The Roman Seleuceia-in-Pieria

cev1Buses from Samandağ, near Antakya, travel through the Hatay to the seaside resort at Çevlik, a place so desolate that it’s almost impossible to believe that it was once the site of Seleuceia in Pieria, the busy port of Antioch (Antakya) whence goods were shipped to all parts of the Roman Empire. It is believed to the burial place of Seleucus I Nicator (c.358-281 BC) who founded not just this city but also Zeugma. 

Its decline seems to have started in the Byzantine period and then accelerated when the Arabs overran what is now Syria in the 7th century. In 1268 the Mameluks of Egypt sacked Antioch, after which nothing more is heard of Seleuceia in Pieria.

The main reason to come here is to see the Titus and Vespasian Tunnel which was cut through the solid rock of the hillside, an extraordinary feat of engineering begun in the 1st century under Emperors Vespasian and Titus, and completed in the 2nd century during the reigns of the Antonines.

The tunnel was intended to prevent silt carried by a stream flowing down into the harbour and blocking it, the fate that befell the harbour at Ephesus. Today you can walk through part of the tunnel (in winter you need waders), and also peer down into a canyon carved through the rocks from above.

A cute little Roman bridge with grooves worn into the marble marks the entrance to the tunnel. In spring the hills above it are covered in wild flowers, including banks of tiny pink cyclamens.

Not far from the bridge a path to the right follows the irrigation channels and eventually winds up at another extraordinary sight, the Beşikli Mağarası (Cradle Cave), where steps lead down to the triple-arched entrance of a vast rock-cut necropolis with Roman tombs set around a natural courtyard, some of them decorated with crosses, suggesting that their occupants had been Christian. The ceilings are carved with unique scallop decorations.cev2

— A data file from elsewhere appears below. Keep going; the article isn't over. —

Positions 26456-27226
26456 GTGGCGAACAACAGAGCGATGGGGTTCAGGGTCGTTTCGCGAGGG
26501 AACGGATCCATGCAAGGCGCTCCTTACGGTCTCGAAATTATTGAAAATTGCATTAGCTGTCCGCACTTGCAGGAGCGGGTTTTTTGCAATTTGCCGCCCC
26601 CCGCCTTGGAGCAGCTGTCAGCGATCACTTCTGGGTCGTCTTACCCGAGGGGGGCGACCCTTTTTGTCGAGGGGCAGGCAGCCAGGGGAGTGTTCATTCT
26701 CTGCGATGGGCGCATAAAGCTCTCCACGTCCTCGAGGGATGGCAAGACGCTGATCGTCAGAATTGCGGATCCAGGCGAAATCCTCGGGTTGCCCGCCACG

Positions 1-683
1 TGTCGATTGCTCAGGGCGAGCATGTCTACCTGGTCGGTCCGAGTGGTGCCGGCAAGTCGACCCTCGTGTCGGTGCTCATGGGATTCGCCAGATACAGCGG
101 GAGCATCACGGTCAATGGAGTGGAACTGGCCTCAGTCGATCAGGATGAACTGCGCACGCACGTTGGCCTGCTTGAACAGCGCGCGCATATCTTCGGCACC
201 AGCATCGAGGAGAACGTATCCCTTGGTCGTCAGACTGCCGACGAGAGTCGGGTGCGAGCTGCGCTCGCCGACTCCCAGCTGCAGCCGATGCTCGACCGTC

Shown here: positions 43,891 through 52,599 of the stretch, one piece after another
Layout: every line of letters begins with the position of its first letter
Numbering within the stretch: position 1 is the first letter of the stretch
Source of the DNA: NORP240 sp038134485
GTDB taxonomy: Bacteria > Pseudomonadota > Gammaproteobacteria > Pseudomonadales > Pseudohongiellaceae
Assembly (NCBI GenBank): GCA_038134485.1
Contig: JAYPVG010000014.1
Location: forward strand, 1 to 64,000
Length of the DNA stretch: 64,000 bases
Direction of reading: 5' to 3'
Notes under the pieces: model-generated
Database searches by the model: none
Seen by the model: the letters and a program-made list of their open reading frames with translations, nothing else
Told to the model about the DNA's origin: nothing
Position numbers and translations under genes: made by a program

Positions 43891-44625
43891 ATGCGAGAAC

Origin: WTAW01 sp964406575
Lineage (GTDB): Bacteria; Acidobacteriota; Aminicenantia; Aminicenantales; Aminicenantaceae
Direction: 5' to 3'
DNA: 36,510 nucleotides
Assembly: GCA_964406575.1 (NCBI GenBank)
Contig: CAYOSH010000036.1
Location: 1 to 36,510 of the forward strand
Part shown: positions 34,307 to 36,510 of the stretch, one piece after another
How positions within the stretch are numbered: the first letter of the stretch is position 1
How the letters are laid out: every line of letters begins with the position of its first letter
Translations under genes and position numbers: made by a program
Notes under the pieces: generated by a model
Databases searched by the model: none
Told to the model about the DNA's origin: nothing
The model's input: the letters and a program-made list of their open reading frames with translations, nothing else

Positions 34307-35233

Not much more remains of Seleuceia in Pieria, although if you turn left at the ticket office on your way out you can walk back over the hill and look down on a stretch of unexcavated city wall now off-limits inside the grounds of the gendarmerie.

On the outskirts of Çevlik a sign points to another necropolis and the slight remains of a Doric Temple of Zeus. The tombs are of minor interest. I found no obvious traces of the temple.

In front of the military base there are slight remains of the old port running out into the sea. More remains can be glimped inside the military base although of course they're completely off-limits.

The beach is a greyish strip of sand that runs all the way south to Deniz. A battered sign lists precautions visitors should take to avoid disturbing the nests of the loggerhead turtles, but they would have to be feeling pretty desperate to nest here in preference to Dalyan!


Although there are very simple places to stay in Çevlik most people will probably want to visit on a day trip from Antakya.

Transport info

You can get here by frequent dolmuş from Antakya via Samandağ. The dolmuşes leave from the main road more or less in front of the Antakya local bus terminal. 


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